Google again makes its case as it seeks a way to resolve the European Union's antitrust concerns about the company's business practices.
Google has again sent a list of proposals to the European Union
for how it can change its business practices to resolve EU concerns about Google's conduct in the marketplace.
The development, which has been awaited for weeks, was reported in a Jan. 31 article by The Register
. Google had sent previous lists of proposals to the EU last summer, but those earlier proposals failed to satisfy European regulators. Google was given more time, until Jan. 31, to submit new proposals.
"It would appear that its latest effort to offer a remedy to antitrust concerns laid out last year by [EU] Commissioner Joaquin Almunia came at the eleventh hour," reported The Register
"Just yesterday, it was reported that Almunia had expressed skepticism about Google hitting that deadline," according to the story. "On Wednesday, the commissioner jabbed: 'Today is the 30th and tomorrow is the 31st, so I can imagine the proposals are flying in.'"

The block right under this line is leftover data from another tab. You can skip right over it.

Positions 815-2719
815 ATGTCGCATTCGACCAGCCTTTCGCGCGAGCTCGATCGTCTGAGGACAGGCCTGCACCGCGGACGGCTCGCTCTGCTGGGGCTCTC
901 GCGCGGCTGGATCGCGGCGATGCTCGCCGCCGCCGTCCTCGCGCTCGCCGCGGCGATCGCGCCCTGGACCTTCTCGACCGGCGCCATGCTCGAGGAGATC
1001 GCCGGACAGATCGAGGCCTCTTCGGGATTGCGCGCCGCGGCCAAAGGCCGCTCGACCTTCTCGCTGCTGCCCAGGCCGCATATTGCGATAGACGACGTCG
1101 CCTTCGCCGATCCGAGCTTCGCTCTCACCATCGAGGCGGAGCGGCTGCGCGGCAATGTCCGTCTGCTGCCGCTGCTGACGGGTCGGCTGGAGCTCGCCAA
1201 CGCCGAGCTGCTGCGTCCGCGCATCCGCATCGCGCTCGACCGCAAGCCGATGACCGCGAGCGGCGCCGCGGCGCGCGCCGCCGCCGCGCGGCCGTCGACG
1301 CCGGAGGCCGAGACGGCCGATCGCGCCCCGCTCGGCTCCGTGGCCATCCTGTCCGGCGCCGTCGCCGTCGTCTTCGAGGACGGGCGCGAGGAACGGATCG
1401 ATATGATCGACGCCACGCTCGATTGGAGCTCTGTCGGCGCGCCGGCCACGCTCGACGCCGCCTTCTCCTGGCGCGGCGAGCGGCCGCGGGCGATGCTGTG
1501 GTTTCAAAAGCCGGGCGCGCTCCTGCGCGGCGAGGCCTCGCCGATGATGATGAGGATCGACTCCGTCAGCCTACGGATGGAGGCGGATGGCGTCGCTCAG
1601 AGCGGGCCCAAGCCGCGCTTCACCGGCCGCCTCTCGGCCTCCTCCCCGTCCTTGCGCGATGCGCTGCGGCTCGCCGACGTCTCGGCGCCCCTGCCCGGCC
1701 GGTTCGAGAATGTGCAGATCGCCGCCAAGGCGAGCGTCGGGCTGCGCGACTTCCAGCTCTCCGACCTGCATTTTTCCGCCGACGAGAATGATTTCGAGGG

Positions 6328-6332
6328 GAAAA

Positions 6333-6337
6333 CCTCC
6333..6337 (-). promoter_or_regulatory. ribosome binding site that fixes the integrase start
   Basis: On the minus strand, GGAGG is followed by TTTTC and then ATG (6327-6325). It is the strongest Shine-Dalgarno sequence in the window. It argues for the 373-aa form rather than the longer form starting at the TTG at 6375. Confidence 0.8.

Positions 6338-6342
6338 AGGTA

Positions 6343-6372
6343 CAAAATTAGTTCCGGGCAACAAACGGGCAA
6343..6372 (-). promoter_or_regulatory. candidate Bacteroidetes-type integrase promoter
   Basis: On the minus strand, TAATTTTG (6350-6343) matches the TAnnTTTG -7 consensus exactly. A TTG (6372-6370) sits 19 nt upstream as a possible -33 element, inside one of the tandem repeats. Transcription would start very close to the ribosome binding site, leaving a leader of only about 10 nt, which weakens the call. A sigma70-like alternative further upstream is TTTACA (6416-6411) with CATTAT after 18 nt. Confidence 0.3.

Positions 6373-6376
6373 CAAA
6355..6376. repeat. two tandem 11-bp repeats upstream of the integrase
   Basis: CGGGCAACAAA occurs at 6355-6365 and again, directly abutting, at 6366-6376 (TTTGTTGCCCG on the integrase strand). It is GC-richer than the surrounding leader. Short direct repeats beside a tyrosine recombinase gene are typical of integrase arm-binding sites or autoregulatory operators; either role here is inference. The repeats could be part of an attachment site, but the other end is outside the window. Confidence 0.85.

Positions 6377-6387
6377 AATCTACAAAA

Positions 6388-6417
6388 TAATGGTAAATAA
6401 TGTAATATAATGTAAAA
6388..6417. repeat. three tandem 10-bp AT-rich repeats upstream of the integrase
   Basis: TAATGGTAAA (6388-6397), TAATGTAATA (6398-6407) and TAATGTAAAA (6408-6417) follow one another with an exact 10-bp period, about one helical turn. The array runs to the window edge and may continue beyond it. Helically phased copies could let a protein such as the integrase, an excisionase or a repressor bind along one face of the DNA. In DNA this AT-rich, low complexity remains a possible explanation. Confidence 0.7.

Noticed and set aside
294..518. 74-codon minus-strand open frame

The EU investigation centers on what they regard as Google's dominant position in search
In July 2012, Google executives sent a list of initial concessions
to address the potential antitrust concerns. At that time, Google Chairman Eric Schmidt sent a letter to the EU's Almunia, outlining steps the massive Web company would be willing to take to resolve the EU's concerns, including claims that it favors its own search results over others.
Almunia had given Google officials that opportunity to address that issue and other concerns, including the use of material from other search engines in its results and its dominance in Web advertising, all of which investigators said put competitors at an unfair advantage.
Since that time, Almunia again spoke to Google's Schmidt and asked for more clarification of Google's proposals from early July.
Google officials are under investigation in Europe, the United States and elsewhere regarding its search engine, which holds more than 60 percent of the search market, with Microsoft's Bing being a distant second. Competitors have claimed that Google works its search algorithms to favor its own products and results over those of others, giving it an unfair advantage in search and Web advertising.
A guilty verdict on such charges could mean a fine of up to 10 percent of Google's annual revenue, which based on its 2011 annual results, would amount to about $4 billion.
Google's legal situation in Europe continues even as a similar antitrust probe in the United States was resolved in Google's favor earlier this month.